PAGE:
No down-payment, no problem: BoA underwriting $10B in subprime mortgages
Nonprofit teams up with the bank to originate home loans for thousands of non-traditional borrowers
Bank of America is giving out $10 billion in mortgage commitments to borrowers with non-traditional backgrounds at a series of events across the country. The fixed-rate loans for 15- or 30-year terms carry an interest rate of about 4.5 percent and approved borrowers put no money down.
The bank is partnered with Boston-based brokerage Neighborhood Assistance Corporation of America (NACA) for the events, which have drawn a crowd of about 10,000 across cities like Charlotte and Atlanta, according to CNBC.
The nonprofit uses “character-based lending criteria” to assess hopeful borrowers’ ability to pay for a mortgage despite poor credit history. According to NACA’s CEO Bruce Marks, “that’s what’s going to help people who’ve been locked out of homeownership to really become homeowners and to build wealth.”
“It’s a national disgrace about the low amount of homeownership, mortgages for low- and moderate-income people and for minority homebuyers,” Marks explained to CNBC.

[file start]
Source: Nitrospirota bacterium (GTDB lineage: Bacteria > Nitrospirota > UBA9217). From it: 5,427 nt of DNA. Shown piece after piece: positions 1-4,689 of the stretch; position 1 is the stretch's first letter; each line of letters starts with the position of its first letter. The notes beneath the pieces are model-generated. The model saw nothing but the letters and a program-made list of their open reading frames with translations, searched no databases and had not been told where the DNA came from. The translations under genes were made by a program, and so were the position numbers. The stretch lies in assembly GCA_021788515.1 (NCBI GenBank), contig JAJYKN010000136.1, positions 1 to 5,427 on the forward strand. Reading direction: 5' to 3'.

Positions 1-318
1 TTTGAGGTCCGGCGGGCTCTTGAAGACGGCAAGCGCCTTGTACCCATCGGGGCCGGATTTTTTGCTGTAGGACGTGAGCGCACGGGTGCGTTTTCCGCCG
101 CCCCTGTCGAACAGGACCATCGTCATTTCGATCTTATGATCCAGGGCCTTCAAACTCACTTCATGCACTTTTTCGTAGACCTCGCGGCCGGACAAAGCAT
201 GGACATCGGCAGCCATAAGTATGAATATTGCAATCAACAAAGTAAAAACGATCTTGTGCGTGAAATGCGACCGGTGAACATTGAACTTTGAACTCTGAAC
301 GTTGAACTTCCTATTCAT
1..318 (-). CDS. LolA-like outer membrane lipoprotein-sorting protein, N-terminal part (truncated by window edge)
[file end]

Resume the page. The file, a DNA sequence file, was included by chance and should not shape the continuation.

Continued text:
NACA’s vetting process includes attending an education session, undergoing budget counseling and submitting a slew of paperwork including income statement and monthly bills. BoA then reviews the applicants who’ve been vetted by the nonprofit to decide whether to underwrite the loan–and they often do.
“When we get those loans with all the heavy lifting here, we’re over a 90 percent approval, meaning 90 percent of the people who go through this program that we actually underwrite the loans,” said AJ Barkley, senior vice president of consumer lending at BofA, to the outlet.
Marks claims that there have been zero foreclosures in the loans NACA has originated.
Since the 2008 crash, most banks no longer issue direct loans to subprime borrowers; instead, the institutions go through non-bank lenders specialized in high-risk loans. Together, BoA, Wells Fargo and Citigroup have loaned $345 billion to such lenders. [CNBC] — Erin Hudson